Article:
It could roil Silicon Valley, lead to years of bitter court battles, and upend the business model of one of the country's most successful companies. Yet the rationale for embarking on this project is far from clear.
From the start, the government's public explanations have varied widely. Attorney General William Barr said in June that he was concerned about the suppression of conservative viewpoints online. Other officials have mused about biased search-engine results or dominant advertising technology. Trump himself justified the probe because tech companies "discriminate against me."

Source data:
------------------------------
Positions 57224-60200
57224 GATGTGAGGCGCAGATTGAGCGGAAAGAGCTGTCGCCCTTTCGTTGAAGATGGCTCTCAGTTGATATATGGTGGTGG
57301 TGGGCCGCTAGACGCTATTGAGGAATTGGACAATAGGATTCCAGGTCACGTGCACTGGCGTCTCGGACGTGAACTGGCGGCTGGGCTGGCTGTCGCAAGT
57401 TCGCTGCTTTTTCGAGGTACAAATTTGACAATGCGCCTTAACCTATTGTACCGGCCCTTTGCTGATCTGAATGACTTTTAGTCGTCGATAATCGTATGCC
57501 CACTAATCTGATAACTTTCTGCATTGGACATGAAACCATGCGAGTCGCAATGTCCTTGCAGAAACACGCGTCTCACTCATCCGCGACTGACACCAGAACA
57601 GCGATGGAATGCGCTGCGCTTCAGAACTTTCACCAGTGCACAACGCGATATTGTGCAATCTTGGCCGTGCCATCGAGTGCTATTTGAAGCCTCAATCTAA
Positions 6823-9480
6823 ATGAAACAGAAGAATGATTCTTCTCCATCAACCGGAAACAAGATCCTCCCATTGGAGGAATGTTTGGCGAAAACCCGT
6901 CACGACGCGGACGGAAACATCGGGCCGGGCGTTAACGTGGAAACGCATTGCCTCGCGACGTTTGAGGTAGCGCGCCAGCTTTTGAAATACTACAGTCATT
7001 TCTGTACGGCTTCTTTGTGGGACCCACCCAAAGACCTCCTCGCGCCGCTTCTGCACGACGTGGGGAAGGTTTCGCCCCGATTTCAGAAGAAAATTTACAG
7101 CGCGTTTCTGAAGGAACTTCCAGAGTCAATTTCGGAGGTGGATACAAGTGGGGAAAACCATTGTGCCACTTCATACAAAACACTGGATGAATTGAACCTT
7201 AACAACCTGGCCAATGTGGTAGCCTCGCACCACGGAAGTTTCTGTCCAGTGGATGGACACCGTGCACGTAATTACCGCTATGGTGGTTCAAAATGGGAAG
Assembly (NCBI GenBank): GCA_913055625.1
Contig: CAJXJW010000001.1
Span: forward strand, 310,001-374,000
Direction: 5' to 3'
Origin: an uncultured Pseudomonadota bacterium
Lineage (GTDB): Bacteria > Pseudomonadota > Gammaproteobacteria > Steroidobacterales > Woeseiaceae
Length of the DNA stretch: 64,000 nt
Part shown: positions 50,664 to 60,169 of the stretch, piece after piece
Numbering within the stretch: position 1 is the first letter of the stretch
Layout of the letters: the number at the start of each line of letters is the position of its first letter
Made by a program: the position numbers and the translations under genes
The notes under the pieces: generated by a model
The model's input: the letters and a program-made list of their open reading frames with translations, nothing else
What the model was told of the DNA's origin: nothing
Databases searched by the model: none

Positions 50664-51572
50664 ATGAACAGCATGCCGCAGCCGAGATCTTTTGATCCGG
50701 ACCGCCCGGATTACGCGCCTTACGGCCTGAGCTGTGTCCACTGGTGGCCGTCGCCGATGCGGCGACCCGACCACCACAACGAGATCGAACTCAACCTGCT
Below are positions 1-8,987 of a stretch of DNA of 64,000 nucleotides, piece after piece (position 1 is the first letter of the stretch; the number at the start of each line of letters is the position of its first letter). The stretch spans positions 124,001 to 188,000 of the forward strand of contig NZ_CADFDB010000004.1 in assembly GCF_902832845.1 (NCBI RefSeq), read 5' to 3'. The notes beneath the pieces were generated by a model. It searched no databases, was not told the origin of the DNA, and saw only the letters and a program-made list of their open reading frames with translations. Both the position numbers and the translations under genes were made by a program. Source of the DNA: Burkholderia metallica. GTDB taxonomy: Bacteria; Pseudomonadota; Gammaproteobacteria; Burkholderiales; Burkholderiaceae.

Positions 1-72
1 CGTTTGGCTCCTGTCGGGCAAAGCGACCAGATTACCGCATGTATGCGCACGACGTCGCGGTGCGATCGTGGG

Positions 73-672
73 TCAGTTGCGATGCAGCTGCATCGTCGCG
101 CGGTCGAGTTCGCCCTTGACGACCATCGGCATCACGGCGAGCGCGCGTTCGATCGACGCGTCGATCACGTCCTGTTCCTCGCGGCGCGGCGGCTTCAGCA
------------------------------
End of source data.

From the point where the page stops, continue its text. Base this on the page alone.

In the end, the government focused its case on the agreements that Google has signed with phone makers and wireless carriers to promote its search business. On the face of it, the case is questionable: All the relevant agreements were the result of competitive bidding, users face only the slightest of hurdles if they wish to switch to other services, and even the world's most ardent Bing enthusiasts must admit that Google has made a great product with immense consumer benefits.